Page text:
Computer Worker, iStock Photo

The Acadiana Better Business Bureau is warning Gmail and Google users that scammers may be targeting your inbox.

According to the BBB’s press release, the scammers send out bogus email messages appearing to come from Google concerning a Google or Gmail account. One version of this scam informs recipients that, “You have exceeded your email limit quota.” Another message dictates, “You have a deferred email.” Clicking on the highlighted hyperlinks in those messages will open the door to malware being installed on the computer, unbeknownst to the users.

When downloaded, the malware allows scammers to access the account and/or computer owner's personal information. This, in turn, can lead to identity theft.

BBB offers the following tips to help spot a scam email:

  • Check out the “From” field: Scammers have the ability to mask email addresses, making the message appear to come from a legitimate source. But they don’t always use it. In this scam, the “Google” emails aren’t actually from a “@google.com” address.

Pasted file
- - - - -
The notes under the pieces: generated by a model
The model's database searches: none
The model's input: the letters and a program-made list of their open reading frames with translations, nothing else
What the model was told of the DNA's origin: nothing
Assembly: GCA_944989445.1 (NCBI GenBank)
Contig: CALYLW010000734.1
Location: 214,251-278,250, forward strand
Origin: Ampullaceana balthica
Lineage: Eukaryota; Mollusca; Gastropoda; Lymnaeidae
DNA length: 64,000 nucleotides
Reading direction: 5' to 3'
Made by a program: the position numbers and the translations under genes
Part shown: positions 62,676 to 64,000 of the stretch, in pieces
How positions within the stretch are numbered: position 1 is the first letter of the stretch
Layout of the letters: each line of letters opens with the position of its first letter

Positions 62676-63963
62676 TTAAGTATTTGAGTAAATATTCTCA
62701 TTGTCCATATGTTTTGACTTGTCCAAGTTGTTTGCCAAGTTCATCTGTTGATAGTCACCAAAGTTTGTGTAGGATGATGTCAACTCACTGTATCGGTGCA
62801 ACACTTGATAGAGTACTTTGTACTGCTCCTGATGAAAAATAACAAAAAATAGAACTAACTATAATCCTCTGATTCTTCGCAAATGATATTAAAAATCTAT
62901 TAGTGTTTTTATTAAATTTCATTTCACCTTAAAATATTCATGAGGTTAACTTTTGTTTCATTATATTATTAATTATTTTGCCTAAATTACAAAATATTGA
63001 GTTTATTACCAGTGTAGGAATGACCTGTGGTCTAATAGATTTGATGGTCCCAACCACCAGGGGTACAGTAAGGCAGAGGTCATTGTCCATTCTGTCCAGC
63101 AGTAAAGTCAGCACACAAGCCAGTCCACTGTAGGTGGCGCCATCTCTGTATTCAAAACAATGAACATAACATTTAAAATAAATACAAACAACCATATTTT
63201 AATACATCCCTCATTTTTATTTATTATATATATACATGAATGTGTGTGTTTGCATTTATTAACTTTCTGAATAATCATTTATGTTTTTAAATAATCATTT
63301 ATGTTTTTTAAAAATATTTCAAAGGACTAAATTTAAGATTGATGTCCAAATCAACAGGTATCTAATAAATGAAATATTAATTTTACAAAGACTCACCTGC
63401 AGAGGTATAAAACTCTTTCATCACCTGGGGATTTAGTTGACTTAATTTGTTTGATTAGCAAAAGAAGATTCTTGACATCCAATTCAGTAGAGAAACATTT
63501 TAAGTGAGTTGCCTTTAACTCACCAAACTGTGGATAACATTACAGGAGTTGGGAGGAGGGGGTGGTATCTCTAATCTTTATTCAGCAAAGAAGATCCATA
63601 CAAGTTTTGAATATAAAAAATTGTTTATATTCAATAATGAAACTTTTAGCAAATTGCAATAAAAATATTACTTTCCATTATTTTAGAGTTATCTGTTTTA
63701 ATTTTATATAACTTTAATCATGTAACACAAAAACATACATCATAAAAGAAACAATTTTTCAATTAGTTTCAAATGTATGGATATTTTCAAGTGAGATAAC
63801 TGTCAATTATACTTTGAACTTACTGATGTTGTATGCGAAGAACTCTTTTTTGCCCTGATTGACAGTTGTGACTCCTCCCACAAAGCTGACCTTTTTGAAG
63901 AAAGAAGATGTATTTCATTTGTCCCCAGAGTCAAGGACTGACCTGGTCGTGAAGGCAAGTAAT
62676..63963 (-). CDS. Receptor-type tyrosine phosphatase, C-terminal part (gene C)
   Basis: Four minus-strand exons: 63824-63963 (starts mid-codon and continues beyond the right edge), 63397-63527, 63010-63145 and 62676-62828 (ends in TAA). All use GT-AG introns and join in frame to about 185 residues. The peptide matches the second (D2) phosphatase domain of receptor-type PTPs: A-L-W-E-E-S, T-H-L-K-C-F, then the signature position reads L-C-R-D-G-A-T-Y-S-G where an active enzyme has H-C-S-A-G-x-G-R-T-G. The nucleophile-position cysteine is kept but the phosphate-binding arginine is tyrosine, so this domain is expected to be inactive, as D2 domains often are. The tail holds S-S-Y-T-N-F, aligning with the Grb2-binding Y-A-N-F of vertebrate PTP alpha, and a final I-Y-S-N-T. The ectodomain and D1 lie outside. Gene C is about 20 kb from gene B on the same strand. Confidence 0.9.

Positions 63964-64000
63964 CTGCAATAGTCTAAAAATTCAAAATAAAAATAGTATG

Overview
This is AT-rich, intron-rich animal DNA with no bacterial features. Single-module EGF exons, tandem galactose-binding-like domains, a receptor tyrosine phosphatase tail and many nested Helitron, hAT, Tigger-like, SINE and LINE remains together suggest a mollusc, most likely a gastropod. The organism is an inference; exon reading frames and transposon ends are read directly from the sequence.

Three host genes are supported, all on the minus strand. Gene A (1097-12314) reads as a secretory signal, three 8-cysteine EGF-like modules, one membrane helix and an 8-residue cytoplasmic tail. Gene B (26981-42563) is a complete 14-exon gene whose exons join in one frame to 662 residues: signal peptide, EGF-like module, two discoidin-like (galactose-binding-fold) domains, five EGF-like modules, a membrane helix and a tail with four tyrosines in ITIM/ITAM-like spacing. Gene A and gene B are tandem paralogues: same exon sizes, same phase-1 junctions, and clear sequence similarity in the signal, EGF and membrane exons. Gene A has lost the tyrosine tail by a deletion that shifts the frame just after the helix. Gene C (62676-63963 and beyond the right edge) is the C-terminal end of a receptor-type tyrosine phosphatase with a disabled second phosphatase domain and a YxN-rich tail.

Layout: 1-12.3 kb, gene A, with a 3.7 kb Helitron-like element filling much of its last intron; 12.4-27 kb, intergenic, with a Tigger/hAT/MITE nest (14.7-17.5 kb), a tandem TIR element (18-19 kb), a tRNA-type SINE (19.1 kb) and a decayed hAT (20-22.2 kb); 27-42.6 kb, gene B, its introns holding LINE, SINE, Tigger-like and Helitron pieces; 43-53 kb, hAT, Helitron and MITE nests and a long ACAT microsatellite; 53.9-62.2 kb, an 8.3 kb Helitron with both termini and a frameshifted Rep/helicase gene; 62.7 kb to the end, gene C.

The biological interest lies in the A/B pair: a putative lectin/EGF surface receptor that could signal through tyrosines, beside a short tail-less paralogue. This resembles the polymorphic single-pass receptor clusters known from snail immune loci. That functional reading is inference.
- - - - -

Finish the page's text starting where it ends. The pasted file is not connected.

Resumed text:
• Watch for typos, strange phrasing and bad grammar. Scammers can easily copy a brand’s logo and email format, but awkward wording and poor grammar are typically a giveaway that the message is a scam. In the example above, the phrases “limit quota” and “deferred email” are signs that something is not right.
  • Hover over URLs to reveal their true destination. Typically, the hyperlinked text will say one thing, but the link will point somewhere else. Scammers either set up fake websites or hack into third-party sites and use them to host malware.
  • Watch for look-alike URLs. Be wary of sites that have the brand name as a subdomain of another URL (i.e. brandname.scamwebsite.com) or part of a longer URL (i.e. companynamecustomersupport.com).